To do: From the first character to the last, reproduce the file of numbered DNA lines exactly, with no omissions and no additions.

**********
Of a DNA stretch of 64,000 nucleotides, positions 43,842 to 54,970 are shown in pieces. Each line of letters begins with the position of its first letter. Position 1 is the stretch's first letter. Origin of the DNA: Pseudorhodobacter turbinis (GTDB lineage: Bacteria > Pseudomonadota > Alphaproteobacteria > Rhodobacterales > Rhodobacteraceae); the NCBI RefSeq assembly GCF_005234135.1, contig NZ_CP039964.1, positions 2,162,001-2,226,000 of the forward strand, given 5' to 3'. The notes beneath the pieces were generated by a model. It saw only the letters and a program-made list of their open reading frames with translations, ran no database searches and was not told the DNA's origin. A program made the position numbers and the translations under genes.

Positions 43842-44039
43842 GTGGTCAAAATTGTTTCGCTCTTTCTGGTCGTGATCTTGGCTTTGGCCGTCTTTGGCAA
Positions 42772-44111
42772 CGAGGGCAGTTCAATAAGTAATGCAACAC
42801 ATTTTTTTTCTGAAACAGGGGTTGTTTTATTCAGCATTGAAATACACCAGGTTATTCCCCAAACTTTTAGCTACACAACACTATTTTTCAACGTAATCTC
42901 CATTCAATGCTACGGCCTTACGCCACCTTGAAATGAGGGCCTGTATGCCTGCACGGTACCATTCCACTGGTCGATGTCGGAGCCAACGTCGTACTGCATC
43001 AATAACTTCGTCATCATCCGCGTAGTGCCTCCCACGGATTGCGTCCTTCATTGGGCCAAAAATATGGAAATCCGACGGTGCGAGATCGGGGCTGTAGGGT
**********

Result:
Of a DNA stretch of 64,000 nucleotides, positions 43,842 to 54,970 are shown in pieces. Each line of letters begins with the position of its first letter. Position 1 is the stretch's first letter. Origin of the DNA: Pseudorhodobacter turbinis (GTDB lineage: Bacteria > Pseudomonadota > Alphaproteobacteria > Rhodobacterales > Rhodobacteraceae); the NCBI RefSeq assembly GCF_005234135.1, contig NZ_CP039964.1, positions 2,162,001-2,226,000 of the forward strand, given 5' to 3'. The notes beneath the pieces were generated by a model. It saw only the letters and a program-made list of their open reading frames with translations, ran no database searches and was not told the DNA's origin. A program made the position numbers and the translations under genes.

Positions 43842-44039
43842 GTGGTCAAAATTGTTTCGCTCTTTCTGGTCGTGATCTTGGCTTTGGCCGTCTTTGGCAA
Positions 42772-44111
42772 CGAGGGCAGTTCAATAAGTAATGCAACAC
42801 ATTTTTTTTCTGAAACAGGGGTTGTTTTATTCAGCATTGAAATACACCAGGTTATTCCCCAAACTTTTAGCTACACAACACTATTTTTCAACGTAATCTC
42901 CATTCAATGCTACGGCCTTACGCCACCTTGAAATGAGGGCCTGTATGCCTGCACGGTACCATTCCACTGGTCGATGTCGGAGCCAACGTCGTACTGCATC
43001 AATAACTTCGTCATCATCCGCGTAGTGCCTCCCACGGATTGCGTCCTTCATTGGGCCAAAAATATGGAAATCCGACGGTGCGAGATCGGGGCTGTAGGGT